[Sommaire Doazit]
[Jean Darcet]
[Bibliographie Darcet]

(fichier d’origine extrait de :, avec autorisation de l'auteur)


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Jean Darcet


            Jaime Wisniak

Department of Chemical Engineering, Ben-Gurion University of the Negev, Beer-Sheva, Israel 84105.



Recibido: 13 de noviembre de 2003. Aceptado: 30 de diciembre de 2003.


Palabras clave: minerales, altas temperaturas, porcelana dura, cerámica, aleación Darcet

Key words: minerals, high temperatures, true porcelain, ceramic, Darcet’s alloy.


RESUMEN. Jean Darcet (1724-1801) es otro de los científicos Franceses famosos que dedicó su vida a la educación, la ciencia y al desarrollo de la industria nacional en el período crítico de la Revolución. Su muy conocida memoria sobre el comportamiento de los minerales a altas temperaturas condujo a una mejor clasificación de estos y a descubrir el método de fabricar porcelana dura, un evento que hizo a Francia independiente de fuentes externas y transformó a Sévres en un industria de cerámica mundialmente famosa. Darcet descubrió la aleación que lleva su nombre, un material que encontró muchos usos industriales, aun en nuestro tiempo.


ABSTRACT. Jean Darcet (1724-1801) is another of the famous French scientists that devoted his life to teaching, to science, and to the development of the national industry at the critical time of the Revolution. His well-known memoir on the behavior of minerals under high heat led to a better classification of them and to his discovery of the method for making true porcelain from native raw materials, a finding that made France independent of external sources and transformed Sévres into a world-famous ceramic industry. He discovered the alloy that carries his name, a material that found many industrial uses, even in our time.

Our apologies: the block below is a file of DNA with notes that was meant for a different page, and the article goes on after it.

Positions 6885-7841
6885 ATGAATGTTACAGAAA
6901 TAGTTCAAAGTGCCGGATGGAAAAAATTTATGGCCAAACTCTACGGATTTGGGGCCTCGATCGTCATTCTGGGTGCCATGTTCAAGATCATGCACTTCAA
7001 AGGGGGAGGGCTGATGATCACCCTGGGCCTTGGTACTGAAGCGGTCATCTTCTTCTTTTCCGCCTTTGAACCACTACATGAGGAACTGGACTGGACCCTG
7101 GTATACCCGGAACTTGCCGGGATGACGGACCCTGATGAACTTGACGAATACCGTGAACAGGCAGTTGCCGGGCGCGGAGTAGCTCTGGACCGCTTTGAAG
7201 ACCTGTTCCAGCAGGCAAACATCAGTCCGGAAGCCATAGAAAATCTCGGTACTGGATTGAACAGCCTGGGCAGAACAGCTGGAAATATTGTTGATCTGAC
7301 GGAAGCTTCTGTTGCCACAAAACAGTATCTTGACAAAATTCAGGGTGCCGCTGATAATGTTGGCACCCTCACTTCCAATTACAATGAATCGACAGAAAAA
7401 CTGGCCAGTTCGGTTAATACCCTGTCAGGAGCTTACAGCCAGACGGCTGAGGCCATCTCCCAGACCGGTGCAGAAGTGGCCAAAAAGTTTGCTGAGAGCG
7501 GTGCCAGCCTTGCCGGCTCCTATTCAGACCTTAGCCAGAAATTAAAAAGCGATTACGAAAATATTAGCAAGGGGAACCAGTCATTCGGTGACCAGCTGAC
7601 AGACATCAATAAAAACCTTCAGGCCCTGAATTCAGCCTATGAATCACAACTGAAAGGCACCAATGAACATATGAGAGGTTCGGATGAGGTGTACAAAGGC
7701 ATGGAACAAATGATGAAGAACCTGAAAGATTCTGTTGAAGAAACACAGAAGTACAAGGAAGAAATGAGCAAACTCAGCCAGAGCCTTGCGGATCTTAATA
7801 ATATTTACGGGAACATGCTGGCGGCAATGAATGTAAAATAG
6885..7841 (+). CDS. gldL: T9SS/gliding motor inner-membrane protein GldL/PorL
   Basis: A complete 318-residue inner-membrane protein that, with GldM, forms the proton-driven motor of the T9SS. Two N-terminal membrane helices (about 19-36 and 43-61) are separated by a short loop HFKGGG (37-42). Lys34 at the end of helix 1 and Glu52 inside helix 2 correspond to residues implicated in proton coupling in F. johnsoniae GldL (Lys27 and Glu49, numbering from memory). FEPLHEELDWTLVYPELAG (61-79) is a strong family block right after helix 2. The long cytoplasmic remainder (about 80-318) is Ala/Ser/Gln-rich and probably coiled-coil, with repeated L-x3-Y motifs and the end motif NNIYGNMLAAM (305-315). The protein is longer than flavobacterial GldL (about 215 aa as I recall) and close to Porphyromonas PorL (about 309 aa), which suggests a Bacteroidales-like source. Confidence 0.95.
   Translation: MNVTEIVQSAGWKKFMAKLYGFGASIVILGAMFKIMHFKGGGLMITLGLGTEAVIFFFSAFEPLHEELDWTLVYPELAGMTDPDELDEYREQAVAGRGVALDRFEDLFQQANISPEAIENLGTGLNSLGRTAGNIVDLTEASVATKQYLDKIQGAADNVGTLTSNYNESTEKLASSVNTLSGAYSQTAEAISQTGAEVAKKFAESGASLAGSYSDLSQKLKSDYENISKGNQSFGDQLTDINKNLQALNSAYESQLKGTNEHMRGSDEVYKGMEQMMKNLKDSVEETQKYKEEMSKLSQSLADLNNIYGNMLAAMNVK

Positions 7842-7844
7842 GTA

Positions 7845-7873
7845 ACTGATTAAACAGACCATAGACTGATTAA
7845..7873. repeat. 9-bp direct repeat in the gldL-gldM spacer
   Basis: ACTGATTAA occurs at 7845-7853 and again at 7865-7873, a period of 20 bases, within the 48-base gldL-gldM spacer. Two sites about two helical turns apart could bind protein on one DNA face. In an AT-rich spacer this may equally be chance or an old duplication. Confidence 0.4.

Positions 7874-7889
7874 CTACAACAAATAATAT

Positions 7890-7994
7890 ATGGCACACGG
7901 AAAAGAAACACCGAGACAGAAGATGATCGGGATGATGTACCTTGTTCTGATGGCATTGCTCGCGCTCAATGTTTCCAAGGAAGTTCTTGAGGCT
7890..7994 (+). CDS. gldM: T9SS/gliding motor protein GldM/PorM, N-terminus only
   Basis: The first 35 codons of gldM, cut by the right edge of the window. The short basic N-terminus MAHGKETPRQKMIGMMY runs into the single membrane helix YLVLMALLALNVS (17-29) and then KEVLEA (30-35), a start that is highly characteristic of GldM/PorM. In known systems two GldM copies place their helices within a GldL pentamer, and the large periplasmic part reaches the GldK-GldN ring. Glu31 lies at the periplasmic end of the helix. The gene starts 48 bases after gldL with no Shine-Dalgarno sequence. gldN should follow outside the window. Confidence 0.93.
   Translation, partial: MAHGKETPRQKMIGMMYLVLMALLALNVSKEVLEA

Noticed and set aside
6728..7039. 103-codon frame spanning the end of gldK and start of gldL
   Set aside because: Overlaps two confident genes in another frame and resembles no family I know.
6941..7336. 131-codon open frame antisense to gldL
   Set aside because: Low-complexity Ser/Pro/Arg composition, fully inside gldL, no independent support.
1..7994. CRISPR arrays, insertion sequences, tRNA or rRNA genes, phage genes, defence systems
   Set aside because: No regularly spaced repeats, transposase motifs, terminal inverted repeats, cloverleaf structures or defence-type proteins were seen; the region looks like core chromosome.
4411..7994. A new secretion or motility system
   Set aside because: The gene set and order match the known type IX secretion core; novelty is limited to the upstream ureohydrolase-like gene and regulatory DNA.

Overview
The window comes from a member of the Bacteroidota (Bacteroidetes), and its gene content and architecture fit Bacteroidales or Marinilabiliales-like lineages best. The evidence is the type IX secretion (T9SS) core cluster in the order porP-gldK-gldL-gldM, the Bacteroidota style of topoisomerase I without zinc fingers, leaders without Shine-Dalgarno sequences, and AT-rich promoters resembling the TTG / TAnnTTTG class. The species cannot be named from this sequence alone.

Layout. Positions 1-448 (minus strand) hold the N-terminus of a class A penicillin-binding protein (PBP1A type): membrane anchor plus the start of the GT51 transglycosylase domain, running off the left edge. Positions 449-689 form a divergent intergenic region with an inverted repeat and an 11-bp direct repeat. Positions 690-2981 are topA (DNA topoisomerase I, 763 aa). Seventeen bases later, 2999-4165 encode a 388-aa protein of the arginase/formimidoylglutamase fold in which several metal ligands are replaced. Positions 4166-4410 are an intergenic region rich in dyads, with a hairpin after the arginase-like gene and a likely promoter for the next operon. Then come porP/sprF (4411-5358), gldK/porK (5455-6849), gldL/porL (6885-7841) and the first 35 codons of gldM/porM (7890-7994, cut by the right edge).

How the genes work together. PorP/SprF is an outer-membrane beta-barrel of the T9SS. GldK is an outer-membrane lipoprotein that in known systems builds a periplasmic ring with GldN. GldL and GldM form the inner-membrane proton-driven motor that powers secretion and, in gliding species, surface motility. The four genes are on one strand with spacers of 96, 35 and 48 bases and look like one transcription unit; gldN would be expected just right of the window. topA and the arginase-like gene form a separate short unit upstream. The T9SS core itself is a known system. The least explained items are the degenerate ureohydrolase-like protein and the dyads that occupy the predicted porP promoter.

Jean Darcet (Fig. 1) was born on September 7, 1724, at Audignon, near Doazit, St. Sever, Landes, France, the son of Marguerite d’Audignon and François Darcet. His father was a well-known judge in Doazit who later became lieutenant general at the Gascogne bailiwick. His mother passed away in 1728 and afterwards his father married Jeanne d’Arbins. At the age of 12 Jean entered the religious school of d’Aire and in 1740, after finishing his studies and having shown a strong interest for sciences, he decided to study medicine at the Faculty of Medicine in Bordeaux, against the wishes of his father who wanted him to study law and make a career in the judiciary system. As a result, his father disinherited him, with the acquiescence of his stepmother Jeanne d’Arbins who seemed keen in seeing the fortune go to her children. In order to survive in Bordeaux Jean started giving lessons of Latin and Greek to the children of the middle-class. Eventually, one of his young friends, Augustin Roux (1726-1776), a physician (who would afterwards become professor of chemistry at Faculty of Medicine) introduced him to Charles de Secondat Montesquieu (1689-1755), who took him to Paris in 1742, when he was just 18 years old, to tutor one of sons, Jean-Baptiste Secondat (1797-1871). While working in this position he helped Montesquieu gather the material for his masterpiece L’Esprit des Lois (1748).

            In 1762 Darcet was awarded his medical degree and although on November 18, 1762 he was appointed docteur-régent (Note 1) at the Faculty of Medicine he never practiced medicine. His strong interest in science led him to attend the courses in chemistry given at the Jardin du Roi by Guillaume François Rouelle (1703-1770), the most famous pharmacist of his time.      Rouelle influenced him in such a manner that not only they started working together